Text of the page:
Drone cybersecurity assessment program launches
The certification of commercial drones will help governments ensure the devices meet supply chain cybersecurity requirements.
A new certification program will help government inspectors, environmental monitors, public safety officials as well as private industry vet drones and ensure they meet federal cybersecurity requirements.
The Green UAS program was unveiled this week by Association for Uncrewed Vehicle Systems International (AUVSI) and Fortress Information Security, a cybersecurity risk management firm with experience in standards development. The assessment program will provide a standardized cybersecurity review for commercial off-the-shelf drones to ensure the security of the supply chain that makes up their components, software and other technology.
Four Green UAS frameworks focus on risk related to corporate cyber hygiene, product and device security, remote operations and connectivity as well as supply chain management. Organizations and products are assessed and validated against security controls in each framework, according to AUVSI.
The program comes as almost every industry increasingly relies on drones in some form, including government agencies, researchers and industrial users like utilities, food and agriculture and mapping companies. But supply chain security remains a concern for drone users, especially for systems made in China whose components and software could be compromised.
Drones certified by Green UAS will meet supply chain requirements of the National Defense Authorization Act. Certification generally mirrors the Defense Innovation Unit's (DIU) Blue UAS certification program but is designed for customers that do not immediately require Department of Defense authority to operate. A list of certified drones will be displayed on the Green UAS website and DIU’s Blue UAS Hub.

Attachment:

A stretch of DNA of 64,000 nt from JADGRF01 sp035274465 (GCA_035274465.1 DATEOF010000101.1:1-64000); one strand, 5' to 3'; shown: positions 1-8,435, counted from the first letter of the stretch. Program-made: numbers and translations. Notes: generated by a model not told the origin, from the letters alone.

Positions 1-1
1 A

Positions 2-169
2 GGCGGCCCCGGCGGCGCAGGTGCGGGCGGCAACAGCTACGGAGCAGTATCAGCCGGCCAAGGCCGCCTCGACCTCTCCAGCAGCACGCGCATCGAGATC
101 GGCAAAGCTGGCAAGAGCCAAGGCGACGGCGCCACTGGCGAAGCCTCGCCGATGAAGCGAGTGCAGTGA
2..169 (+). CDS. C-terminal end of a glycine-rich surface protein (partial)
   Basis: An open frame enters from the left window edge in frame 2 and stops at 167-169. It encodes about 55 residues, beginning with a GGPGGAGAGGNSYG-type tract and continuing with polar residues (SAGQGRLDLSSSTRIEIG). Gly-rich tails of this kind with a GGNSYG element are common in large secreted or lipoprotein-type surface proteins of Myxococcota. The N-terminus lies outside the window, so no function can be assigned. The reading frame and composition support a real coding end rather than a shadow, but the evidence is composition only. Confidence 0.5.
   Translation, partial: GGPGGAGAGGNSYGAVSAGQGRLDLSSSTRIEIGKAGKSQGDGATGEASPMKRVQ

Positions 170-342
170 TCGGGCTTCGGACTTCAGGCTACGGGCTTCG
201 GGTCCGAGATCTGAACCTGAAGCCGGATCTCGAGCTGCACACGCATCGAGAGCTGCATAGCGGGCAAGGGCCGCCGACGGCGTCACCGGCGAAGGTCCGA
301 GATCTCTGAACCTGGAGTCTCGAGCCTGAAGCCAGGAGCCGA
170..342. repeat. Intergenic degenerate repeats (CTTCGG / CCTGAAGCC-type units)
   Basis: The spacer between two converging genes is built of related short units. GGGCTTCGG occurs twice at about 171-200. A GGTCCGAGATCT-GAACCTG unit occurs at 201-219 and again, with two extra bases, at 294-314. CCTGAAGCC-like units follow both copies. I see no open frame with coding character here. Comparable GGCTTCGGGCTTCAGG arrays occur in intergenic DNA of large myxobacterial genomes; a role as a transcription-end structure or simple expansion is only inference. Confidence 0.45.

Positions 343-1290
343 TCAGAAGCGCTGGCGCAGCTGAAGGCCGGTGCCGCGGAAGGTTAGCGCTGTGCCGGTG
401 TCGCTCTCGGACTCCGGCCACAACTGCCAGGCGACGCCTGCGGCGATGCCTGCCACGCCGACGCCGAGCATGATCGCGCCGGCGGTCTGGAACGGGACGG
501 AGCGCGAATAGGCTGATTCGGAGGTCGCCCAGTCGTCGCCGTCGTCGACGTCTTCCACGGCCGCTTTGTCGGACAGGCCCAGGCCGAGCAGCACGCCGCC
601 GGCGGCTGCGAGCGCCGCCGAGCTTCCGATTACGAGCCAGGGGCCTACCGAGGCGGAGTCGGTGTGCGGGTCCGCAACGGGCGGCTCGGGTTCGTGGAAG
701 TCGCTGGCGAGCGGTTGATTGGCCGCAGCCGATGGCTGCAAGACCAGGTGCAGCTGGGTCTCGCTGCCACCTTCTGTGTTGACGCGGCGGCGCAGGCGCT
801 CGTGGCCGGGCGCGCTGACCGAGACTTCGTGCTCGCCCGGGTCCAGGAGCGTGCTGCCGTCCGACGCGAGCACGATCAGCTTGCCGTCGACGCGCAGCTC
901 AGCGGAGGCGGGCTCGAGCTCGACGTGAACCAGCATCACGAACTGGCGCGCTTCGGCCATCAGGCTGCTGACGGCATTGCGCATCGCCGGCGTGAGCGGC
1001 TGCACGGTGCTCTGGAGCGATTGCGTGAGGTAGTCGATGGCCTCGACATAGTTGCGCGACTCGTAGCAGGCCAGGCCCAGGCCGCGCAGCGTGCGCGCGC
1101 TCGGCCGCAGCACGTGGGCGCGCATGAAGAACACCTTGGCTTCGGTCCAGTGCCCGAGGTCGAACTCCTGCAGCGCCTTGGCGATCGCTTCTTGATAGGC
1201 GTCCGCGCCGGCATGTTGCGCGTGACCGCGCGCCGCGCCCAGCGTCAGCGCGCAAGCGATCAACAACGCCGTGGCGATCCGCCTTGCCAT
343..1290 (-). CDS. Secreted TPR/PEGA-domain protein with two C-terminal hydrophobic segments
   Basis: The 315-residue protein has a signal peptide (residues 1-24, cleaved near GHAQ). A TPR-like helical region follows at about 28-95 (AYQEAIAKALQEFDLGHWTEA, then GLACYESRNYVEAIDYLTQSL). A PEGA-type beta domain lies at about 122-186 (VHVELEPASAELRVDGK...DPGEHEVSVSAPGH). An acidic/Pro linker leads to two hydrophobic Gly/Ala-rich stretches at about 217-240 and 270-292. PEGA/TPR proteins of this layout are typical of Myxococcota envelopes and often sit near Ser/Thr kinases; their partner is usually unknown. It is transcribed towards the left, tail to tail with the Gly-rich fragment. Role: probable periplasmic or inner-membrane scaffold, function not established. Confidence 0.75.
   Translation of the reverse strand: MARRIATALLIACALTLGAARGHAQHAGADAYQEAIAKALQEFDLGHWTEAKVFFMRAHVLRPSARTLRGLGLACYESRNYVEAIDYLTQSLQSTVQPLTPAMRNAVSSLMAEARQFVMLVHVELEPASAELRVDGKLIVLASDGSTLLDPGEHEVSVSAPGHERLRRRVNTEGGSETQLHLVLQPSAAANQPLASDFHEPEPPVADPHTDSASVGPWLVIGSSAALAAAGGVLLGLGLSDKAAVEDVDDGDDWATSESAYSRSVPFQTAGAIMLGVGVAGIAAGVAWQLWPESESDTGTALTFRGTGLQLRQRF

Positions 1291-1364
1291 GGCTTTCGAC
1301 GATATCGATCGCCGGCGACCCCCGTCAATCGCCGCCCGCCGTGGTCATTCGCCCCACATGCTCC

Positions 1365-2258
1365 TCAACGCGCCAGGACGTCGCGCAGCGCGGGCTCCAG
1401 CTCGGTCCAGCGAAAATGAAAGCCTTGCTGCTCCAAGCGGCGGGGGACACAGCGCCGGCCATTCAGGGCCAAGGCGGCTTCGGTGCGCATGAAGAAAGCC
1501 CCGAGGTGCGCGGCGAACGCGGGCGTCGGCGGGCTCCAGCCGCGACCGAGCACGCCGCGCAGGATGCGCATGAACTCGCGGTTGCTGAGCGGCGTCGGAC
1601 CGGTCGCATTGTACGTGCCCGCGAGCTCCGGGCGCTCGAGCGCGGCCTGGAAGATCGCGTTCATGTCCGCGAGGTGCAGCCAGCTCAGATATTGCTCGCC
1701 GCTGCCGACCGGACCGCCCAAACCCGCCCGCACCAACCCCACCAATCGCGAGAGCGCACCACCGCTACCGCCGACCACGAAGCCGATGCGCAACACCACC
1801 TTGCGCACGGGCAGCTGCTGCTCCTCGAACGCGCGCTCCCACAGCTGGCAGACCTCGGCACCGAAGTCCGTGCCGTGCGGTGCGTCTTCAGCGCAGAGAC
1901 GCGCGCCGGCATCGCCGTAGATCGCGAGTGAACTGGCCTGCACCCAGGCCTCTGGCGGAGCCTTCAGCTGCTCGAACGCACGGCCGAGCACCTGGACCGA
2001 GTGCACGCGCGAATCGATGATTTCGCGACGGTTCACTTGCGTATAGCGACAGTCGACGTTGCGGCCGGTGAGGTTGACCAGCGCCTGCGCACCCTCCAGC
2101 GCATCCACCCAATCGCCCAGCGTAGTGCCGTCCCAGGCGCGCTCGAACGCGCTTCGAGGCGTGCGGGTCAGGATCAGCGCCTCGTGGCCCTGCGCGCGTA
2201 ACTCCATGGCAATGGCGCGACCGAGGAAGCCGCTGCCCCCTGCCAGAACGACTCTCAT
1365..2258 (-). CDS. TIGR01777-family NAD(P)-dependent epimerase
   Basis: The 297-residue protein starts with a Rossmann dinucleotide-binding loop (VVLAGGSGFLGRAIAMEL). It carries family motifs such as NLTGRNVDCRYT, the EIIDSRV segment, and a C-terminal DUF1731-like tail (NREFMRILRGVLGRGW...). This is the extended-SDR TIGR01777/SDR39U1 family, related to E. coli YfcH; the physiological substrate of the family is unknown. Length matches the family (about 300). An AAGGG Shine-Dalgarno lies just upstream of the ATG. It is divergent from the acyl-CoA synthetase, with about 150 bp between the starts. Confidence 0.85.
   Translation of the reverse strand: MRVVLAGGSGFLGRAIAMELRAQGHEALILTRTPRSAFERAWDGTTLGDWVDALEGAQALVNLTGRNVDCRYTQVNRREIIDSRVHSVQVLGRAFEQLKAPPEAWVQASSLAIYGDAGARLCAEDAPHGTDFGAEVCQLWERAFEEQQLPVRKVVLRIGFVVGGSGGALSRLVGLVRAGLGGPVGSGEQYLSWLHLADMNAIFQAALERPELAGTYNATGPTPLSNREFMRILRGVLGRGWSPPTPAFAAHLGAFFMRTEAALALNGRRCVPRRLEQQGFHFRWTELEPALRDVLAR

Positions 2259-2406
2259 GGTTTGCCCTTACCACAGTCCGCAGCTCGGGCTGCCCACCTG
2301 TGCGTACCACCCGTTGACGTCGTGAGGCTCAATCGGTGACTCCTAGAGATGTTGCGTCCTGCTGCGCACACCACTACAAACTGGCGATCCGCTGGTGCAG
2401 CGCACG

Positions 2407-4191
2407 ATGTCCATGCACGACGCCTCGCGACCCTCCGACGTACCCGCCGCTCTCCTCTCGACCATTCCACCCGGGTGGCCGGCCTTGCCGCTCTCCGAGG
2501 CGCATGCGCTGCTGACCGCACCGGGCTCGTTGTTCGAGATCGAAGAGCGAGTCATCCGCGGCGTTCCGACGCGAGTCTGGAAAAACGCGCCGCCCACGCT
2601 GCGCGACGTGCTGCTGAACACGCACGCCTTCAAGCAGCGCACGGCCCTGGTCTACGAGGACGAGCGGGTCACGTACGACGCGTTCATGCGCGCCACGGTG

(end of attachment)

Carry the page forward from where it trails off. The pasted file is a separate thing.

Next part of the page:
The program will be the “first step for verifying the security of any uncrewed system,” Tobias Whitney, Fortress’ vice president of strategy and policy, said in a statement. Certification means cybersecurity will become a “critical criteria in the procurement process,” he added.
In an interview last year, Michael Robbins, AUVSI’s executive vice president of government & public affairs, said cyber certification will benefit state and local governments as it will give them an idea of which companies have gone through a “rigorous process” and been certified as safe. American companies that are certified may have “an advantage over a Chinese product that maybe does have some security concerns,” he said at the time.